Gawker files for bankruptcy and seeks sale after $140 million Hulk Hogan verdict
NEW YORK — Gawker Media has filed for Chapter 11 bankruptcy and is in talks to sell the company, a Gawker source said Friday.
The dramatic move was motivated by the company’s expensive legal fight with Hulk Hogan, a court fight that was funded by Silicon Valley investor Peter Thiel.
The filing came on Friday in the federal bankruptcy court in Manhattan.
It came the same day that a Florida judge granted Gawker’s motion to postpone the staggering $140.1 million judgment a jury awarded to Hogan in March in the former professional wrestler’s invasion of privacy trial against the company.
The source confirmed that Gawker has received a bid for less than $100 million from the publisher Ziff Davis, the owner of PC Magazine.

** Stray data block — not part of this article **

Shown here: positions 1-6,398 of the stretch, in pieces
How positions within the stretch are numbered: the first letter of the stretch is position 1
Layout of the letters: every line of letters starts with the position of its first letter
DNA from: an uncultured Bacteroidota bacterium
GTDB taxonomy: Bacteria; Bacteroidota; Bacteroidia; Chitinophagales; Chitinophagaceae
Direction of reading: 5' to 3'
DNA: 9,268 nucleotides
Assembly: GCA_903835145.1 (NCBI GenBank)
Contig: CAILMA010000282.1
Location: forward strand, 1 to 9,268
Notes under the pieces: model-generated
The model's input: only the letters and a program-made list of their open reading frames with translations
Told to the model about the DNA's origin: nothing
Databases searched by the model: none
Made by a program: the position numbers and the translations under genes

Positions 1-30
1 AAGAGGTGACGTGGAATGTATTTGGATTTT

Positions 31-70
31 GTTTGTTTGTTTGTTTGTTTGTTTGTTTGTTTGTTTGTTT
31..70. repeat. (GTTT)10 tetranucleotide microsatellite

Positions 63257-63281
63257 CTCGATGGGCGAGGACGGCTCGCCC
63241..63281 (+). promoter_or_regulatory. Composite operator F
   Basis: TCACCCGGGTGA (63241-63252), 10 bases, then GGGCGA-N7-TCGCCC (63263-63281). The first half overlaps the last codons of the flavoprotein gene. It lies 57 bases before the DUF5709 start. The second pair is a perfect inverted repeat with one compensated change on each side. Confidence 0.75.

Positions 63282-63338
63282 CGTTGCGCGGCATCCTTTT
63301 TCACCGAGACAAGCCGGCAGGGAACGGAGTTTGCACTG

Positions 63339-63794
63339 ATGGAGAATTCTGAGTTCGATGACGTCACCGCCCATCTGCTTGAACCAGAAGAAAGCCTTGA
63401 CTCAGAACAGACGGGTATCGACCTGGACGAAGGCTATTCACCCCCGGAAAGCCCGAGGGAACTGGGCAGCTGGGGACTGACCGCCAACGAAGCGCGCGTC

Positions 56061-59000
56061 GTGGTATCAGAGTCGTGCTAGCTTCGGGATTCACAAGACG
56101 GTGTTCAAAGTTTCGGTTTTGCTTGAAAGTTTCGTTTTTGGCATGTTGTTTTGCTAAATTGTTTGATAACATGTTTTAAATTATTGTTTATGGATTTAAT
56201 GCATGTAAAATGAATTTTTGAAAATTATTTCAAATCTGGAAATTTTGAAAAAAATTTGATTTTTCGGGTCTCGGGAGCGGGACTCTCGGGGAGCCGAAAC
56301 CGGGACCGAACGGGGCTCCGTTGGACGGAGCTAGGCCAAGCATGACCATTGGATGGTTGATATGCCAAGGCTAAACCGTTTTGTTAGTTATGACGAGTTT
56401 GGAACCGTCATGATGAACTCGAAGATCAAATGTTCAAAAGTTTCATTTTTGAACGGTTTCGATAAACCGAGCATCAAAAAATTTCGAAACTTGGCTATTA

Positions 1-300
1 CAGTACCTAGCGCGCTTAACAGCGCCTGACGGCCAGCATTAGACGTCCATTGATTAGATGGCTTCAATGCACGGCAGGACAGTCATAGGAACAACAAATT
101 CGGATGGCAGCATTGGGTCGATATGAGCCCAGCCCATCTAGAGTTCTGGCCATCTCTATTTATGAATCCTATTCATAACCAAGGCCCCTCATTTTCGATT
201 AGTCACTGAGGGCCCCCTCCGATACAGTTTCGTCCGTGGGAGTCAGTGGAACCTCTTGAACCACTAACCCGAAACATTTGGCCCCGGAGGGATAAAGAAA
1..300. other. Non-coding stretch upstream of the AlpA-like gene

Although the move was widely expected as the necessary protection against the threat of a big payout in the Hogan lawsuit, prompted by Gawker’s 2012 publication of excerpts from his sex tape, it still brings a cloud of uncertainty over the company.
Gawker is still pushing ahead with its appeal of the judgment and has maintained confidence that it will ultimately be vindicated, but the company has been openly entertaining a sale.
Nick Denton, the founder and CEO of Gawker, said at a conference earlier this month that the company has a “whole bunch of inbound interest” from potential buyers.
Denton declined to comment on the bankruptcy filing.